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Disease Profile

TAR syndrome

Prevalence
Prevalence estimates on Rare Medical Network websites are calculated based on data available from numerous sources, including US and European government statistics, the NIH, Orphanet, and published epidemiologic studies. Rare disease population data is recognized to be highly variable, and based on a wide variety of source data and methodologies, so the prevalence data on this site should be assumed to be estimated and cannot be considered to be absolutely correct.

Unknown

Age of onset

Neonatal

ICD-10

Q87.2

Inheritance

Autosomal dominant A pathogenic variant in only one gene copy in each cell is sufficient to cause an autosomal dominant disease

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Autosomal recessive Pathogenic variants in both copies of each gene of the chromosome are needed to cause an autosomal recessive disease and observe the mutant phenotype

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X-linked
dominant X-linked dominant inheritance, sometimes referred to as X-linked dominance, is a mode of genetic inheritance by which a dominant gene is carried on the X chromosome.

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X-linked
recessive Pathogenic variants in both copies of a gene on the X chromosome cause an X-linked recessive disorder

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Mitochondrial or multigenic Mitochondrial genetic disorders can be caused by changes (mutations) in either the mitochondrial DNA or nuclear DNA that lead to dysfunction of the mitochondria and inadequate production of energy.

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Multigenic or multifactor Inheritance involving many factors, of which at least one is genetic but none is of overwhelming importance, as in the causation of a disease by multiple genetic and environmental factors.

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Not applicable

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Other names (AKA)

Thrombocytopenia absent radius syndrome; Absent radii and thrombocytopenia; Thrombocytopenia absent radii

Categories

Blood Diseases; Congenital and Genetic Diseases; Musculoskeletal Diseases

Summary

TAR syndrome is characterized by the absence of a bone called the radius in each forearm, short stature, and thrombocytopenia. The thrombocytopenia often appears first in infancy but becomes less severe or returns to normal over time. Infants and young children are particularly vulnerable to episodes of severe bleeding which may occur in the brain and other organs. Children who survive this period and do not have damaging bleeding in the brain usually have a normal life expectancy and normal intellectual development. Other signs and symptoms vary but may include heart defects, kidney defects, and other skeletal abnormalities. About half of people with TAR syndrome also have difficulty digesting cow's milk. TAR syndrome is thought be caused by a deletion of genes on chromosome 1q21.1 in concert with another genetic change that has yet to be identified. Click here to see a diagram of chromosome 1.[1]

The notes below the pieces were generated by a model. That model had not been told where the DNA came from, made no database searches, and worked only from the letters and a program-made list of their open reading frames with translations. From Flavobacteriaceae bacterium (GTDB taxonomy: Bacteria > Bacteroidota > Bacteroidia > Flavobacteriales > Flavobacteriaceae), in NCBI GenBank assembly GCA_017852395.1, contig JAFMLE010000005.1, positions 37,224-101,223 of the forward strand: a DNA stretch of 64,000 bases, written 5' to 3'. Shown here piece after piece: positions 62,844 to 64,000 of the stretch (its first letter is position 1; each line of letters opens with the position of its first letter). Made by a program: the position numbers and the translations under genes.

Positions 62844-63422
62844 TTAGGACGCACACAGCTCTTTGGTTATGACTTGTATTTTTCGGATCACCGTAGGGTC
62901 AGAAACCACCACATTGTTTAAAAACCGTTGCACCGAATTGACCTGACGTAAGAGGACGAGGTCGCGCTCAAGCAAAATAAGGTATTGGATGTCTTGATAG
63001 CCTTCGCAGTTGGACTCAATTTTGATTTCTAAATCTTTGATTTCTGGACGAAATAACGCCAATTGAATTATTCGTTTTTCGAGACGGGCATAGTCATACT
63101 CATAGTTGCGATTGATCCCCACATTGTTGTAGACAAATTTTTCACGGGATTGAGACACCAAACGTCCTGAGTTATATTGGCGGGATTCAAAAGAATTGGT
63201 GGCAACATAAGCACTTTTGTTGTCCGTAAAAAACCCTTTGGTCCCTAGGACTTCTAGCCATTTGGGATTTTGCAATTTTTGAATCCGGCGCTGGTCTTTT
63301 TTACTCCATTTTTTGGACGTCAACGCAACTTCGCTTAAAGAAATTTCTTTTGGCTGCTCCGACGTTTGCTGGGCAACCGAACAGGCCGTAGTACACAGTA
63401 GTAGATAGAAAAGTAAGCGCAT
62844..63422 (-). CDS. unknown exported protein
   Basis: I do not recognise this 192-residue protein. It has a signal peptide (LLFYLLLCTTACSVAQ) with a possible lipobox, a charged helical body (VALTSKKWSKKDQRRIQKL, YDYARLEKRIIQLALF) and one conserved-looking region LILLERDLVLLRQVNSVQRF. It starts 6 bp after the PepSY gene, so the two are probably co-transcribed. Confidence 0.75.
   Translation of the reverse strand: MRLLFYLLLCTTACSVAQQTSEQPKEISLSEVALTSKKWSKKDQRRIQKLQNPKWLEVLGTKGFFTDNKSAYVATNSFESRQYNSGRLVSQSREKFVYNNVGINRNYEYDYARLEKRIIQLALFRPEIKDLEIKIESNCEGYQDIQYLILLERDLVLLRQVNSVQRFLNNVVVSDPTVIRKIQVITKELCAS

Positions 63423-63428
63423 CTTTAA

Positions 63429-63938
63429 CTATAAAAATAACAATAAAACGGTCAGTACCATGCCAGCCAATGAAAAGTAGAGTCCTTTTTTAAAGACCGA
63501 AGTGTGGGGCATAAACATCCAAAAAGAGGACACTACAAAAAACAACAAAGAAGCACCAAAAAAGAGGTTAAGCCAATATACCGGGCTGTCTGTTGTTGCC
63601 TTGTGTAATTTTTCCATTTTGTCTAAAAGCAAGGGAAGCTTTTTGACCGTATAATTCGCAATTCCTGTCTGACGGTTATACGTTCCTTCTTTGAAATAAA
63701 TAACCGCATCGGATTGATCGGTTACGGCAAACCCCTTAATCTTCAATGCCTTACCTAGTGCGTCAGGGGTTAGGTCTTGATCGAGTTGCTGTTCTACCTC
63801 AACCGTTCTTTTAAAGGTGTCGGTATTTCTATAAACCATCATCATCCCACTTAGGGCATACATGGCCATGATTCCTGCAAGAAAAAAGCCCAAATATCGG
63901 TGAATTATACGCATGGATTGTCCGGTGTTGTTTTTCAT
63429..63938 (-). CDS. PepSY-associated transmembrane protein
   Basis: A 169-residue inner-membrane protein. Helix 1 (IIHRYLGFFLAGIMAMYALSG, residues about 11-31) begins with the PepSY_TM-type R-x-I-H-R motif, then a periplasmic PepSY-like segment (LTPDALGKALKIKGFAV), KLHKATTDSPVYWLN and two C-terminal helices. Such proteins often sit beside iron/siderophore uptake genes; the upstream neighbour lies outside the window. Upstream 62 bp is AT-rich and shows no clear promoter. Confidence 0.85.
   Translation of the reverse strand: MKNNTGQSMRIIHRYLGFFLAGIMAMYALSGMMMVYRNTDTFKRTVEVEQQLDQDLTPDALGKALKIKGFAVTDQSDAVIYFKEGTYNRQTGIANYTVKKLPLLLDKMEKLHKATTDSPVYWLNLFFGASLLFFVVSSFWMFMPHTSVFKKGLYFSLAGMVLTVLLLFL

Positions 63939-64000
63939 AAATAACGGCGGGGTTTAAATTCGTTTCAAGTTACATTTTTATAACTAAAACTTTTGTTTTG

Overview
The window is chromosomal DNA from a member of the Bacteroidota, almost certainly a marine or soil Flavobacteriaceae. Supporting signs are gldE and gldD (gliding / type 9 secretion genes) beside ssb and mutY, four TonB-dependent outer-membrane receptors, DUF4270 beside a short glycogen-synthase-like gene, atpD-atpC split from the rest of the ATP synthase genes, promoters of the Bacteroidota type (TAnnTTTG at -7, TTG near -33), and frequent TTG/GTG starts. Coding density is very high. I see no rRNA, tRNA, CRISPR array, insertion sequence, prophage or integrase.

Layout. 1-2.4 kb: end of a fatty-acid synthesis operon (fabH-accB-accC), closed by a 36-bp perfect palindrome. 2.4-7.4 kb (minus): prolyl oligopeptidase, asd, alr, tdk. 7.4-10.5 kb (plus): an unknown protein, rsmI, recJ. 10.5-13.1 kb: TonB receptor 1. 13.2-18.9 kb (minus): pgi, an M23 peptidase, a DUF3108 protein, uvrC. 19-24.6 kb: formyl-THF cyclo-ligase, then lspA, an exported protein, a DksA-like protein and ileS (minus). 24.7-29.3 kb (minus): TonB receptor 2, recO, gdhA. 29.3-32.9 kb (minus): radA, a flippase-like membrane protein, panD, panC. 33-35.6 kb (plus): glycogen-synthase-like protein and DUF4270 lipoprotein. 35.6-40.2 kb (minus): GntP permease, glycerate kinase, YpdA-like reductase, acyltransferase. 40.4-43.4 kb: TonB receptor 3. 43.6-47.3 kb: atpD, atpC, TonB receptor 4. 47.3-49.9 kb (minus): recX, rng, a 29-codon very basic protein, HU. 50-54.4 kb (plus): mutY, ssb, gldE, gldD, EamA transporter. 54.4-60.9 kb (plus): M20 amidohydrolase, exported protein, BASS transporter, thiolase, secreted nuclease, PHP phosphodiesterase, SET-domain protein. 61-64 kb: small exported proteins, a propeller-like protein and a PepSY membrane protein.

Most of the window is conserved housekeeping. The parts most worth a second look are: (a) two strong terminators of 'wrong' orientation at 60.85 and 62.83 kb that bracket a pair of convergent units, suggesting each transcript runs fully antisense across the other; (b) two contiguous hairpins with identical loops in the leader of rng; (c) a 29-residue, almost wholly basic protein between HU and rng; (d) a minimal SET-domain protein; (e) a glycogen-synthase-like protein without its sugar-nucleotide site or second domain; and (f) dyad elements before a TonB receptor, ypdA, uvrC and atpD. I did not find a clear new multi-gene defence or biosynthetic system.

Symptoms

This table lists symptoms that people with this disease may have. For most diseases, symptoms will vary from person to person. People with the same disease may not have all the symptoms listed. This information comes from a database called the Human Phenotype Ontology (HPO) . The HPO collects information on symptoms that have been described in medical resources. The HPO is updated regularly. Use the HPO ID to access more in-depth information about a symptom.

Medical Terms Other Names
Learn More:
HPO ID
80%-99% of people have these symptoms
Abnormality of coagulation
0001928
Absent radius
Missing outer large bone of forearm
0003974
Aplasia/Hypoplasia of the ulna
Absence/underdevelopment of inner forearm bone
0006495
Thrombocytopenia
Low platelet count
0001873
30%-79% of people have these symptoms
Adducted thumb
Inward turned thumb
0001181
Anemia
Low number of red blood cells or hemoglobin
0001903
Aplasia/hypoplasia of the humerus
Absent/small long bone in upper arm
Absent/underdeveloped long bone in upper arm

[ more ]

0006507
Aplasia/Hypoplasia of the patella
Absent/small kneecap
Absent/underdeveloped kneecap

[ more ]

0006498
Broad forehead
Increased width of the forehead
Wide forehead

[ more ]

0000337
Broad thumb
Broad thumbs
Wide/broad thumb

[ more ]

0011304
Clinodactyly of the 5th finger
Permanent curving of the pinkie finger
0004209
Cow milk allergy
Milk allergy
0100327
Coxa valga
0002673
Eosinophilia
High blood eosinophil count
0001880
Genu varum
Outward bow-leggedness
Outward bowing at knees

[ more ]

0002970
High forehead
0000348
Hip dislocation
Dislocated hips
Dislocation of hip

[ more ]

0002827
Low-set, posteriorly rotated ears
0000368
Patellar aplasia
Absent kneecap
0006443
Patellar dislocation
Dislocated kneecap
0002999
Tibial torsion
0100694
5%-29% of people have these symptoms
Abnormal cardiac septum morphology
0001671
Abnormal shoulder morphology
Abnormality of the shoulder
0003043
Aplasia of the uterus
Absent uterus
uterus absent

[ more ]

0000151
Axial malrotation of the kidney
0004717
Carpal bone hypoplasia
Small carpal bones
Small carpals

[ more ]

0001498
Cavum septum pellucidum
0002389
Cerebellar hypoplasia
Small cerebellum
Underdeveloped cerebellum

[ more ]

0001321
Cervical ribs
0000891
Cleft palate
Cleft roof of mouth
0000175
Coarctation of aorta
Narrowing of aorta
Narrowing of the aorta

[ more ]

0001680
Delayed CNS myelination
0002188
Edema of the dorsum of feet
0012098
Edema of the dorsum of hands
0007514
Fibular aplasia
Absent calf bone
0002990
Finger syndactyly
0006101
Fused cervical vertebrae
Fused neck
0002949
Global developmental delay
0001263
Hepatosplenomegaly
Enlarged liver and spleen
0001433
Horseshoe kidney
Horseshoe kidneys
0000085
Lateral clavicle hook
Hook-shaped collarbone
0000895
Malar flattening
Zygomatic flattening
0000272
Micrognathia
Little lower jaw
Small jaw
Small lower jaw

[ more ]

0000347
Nevus flammeus of the forehead
Port-wine stain on forehead
0007413
Phocomelia
0009829
Ptosis
Drooping upper eyelid
0000508
Scoliosis
0002650
Sensorineural hearing impairment
0000407